I understand that you don't want them to go nut free and I respect your opinion but if they started talking legalease to me...they would get it right back and then some.
[This message has been edited by Sarahb (edited February 05, 2007).]

Posted on: Mon, 02/05/2007 - 6:21am
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Quote:Originally posted by NicoleinNH:
[b]Chanda-Do you honestly think that a parent who loses a child and the death was preventable is "sue-happy"?!!! Are you kidding me!?
[/b]
dying falling down stairs is preventable. simply don't build a building with stairs...
So. Personally I don't think the schools have a responsibility to "prevent" an exposure by declaring their entire school "_____-free/avoidant" of [i]any[/i] allergen. It caters too specifically to one need. Declaring a [i]classroom[/i] "peanut avoidant". Sure. Why not? [i]Avoid[/i]. Room for error, I assume.
But better then, to declare the classroom [i]food free[/i], don't ya think? Then it works for everyone. Eat where eating is necessary. Now, in that situation, for instance, if a person needs glucose for low blood sugar, I think asking them at that moment of crisis, to find an "eating area" is obnoxious and totally self centered. My son can leave the room if something poses a threat to him in that situation. It's called "common sense". A teacher can remove him if he's not of the age or cognition to add it up. My son (or myself) asserting his "rights" at that point is ridiculous. Everyone needs to bend a bit or the whole thing is going to collapse on itself, don't ya think?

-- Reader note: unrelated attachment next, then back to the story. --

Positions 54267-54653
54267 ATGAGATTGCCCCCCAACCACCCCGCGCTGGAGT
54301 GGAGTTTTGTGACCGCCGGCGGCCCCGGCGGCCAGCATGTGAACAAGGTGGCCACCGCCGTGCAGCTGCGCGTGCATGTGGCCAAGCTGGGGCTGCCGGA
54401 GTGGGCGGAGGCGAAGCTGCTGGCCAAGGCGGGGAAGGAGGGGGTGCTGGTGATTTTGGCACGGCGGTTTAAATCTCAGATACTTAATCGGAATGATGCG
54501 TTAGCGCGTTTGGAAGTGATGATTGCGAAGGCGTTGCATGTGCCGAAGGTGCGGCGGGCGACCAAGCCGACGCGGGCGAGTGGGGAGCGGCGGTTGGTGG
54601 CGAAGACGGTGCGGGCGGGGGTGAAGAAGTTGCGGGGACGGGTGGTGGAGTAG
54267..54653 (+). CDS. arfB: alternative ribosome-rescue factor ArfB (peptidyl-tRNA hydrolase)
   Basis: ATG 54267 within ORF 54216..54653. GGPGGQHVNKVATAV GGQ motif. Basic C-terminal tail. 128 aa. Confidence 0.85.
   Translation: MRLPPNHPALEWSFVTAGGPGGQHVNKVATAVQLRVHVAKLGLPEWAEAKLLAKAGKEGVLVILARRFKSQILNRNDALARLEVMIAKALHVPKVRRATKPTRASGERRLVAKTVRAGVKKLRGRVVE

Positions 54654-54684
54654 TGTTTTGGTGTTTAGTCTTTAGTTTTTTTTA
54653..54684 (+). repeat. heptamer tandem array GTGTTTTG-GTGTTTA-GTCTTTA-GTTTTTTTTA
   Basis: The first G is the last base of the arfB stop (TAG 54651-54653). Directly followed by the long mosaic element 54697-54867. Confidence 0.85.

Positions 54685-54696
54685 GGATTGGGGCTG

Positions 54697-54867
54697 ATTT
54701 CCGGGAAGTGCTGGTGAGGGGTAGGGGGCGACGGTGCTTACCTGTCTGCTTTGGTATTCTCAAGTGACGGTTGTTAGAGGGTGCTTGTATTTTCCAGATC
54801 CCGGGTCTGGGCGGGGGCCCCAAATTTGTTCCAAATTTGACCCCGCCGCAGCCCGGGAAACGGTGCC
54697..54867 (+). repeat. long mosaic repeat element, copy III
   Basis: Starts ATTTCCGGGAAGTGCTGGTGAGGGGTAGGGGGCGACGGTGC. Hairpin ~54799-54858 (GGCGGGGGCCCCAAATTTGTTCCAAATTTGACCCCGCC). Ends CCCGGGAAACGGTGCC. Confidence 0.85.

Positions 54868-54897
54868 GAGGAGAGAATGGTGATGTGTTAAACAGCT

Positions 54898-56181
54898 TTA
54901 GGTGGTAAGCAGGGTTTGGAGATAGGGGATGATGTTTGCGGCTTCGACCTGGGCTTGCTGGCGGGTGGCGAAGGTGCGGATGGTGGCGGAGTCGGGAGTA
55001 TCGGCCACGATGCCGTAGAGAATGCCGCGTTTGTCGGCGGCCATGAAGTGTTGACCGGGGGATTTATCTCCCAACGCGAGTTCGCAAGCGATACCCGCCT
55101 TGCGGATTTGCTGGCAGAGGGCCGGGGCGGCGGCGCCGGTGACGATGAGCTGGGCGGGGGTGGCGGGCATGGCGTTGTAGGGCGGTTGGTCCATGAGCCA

It's like [i]handwashing[/i]. Good for [i]everyone[/i]. Universal [i]prevention[/i]. Start adding up every individual foible, and pretty soon, [i]no one is going to be getting anything[/i].
And, btw, the OT is talking about [i]food[/i] as part of an oral sensory diet [i]at school[/i], aside from lunch. I know for a fact, unless it is one of his food [i]preferences[/i] it's not going to work. So, I can very well see another child needing peanut butter for a similiar break. What am I going to do? Change the school to suit my child's needs? Make it revolve around him? Don't think it's going to happen, even if that's how I would [i]want[/i] to invest in my child.
We recently had to incorporate multiple sensory breaks into his day. (first grade) I nearly forgot he had an allergy. So, I can very well see another mother putting their own child's needs first, especially when it came to something that is normally harmless, food. The fact some foods have the potential to harm my child really doesn't mean the entire school should be required to make that effort. (For lack of better words.) Honestly? When the school board, the band fundraiser volunteers, student council sales, hot lunch, candy apple, schwann sales, dippin dots, and holiday committees (as well as other individuals/organizations who donate foods for free as treats) and Lord knows what other power tripping individuals who are getting through the grapevine their choices for the entire school center around your child (and it won't necessarily be other food allergic children unless possibly their parents have made themselves painfully obvious in their demands of "accommodation"), you might change your mind. Especially if your child becomes [i]that noticed and catered to.[/i]
I had multiple opportunities to basically call the shots regarding such food items this year, (as our IEP for food allergies allowed) and wouldn't ya know, each and every time, I found myself backing down. Wanting to [i]avoid[/i] some other very real possible "harm" to my child.
no advice, just btdt.
ps...do you really believe that the only thing that would have prevented Nathan Walter's death (if it would have prevented it at all), would have been declaring the school "Peanut Free"?

Posted on: Mon, 02/05/2007 - 6:25am
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To me, when they say a peanut free school can cause a false sense of security, I think that could be true not so much for the parents but for the teachers/
administrators.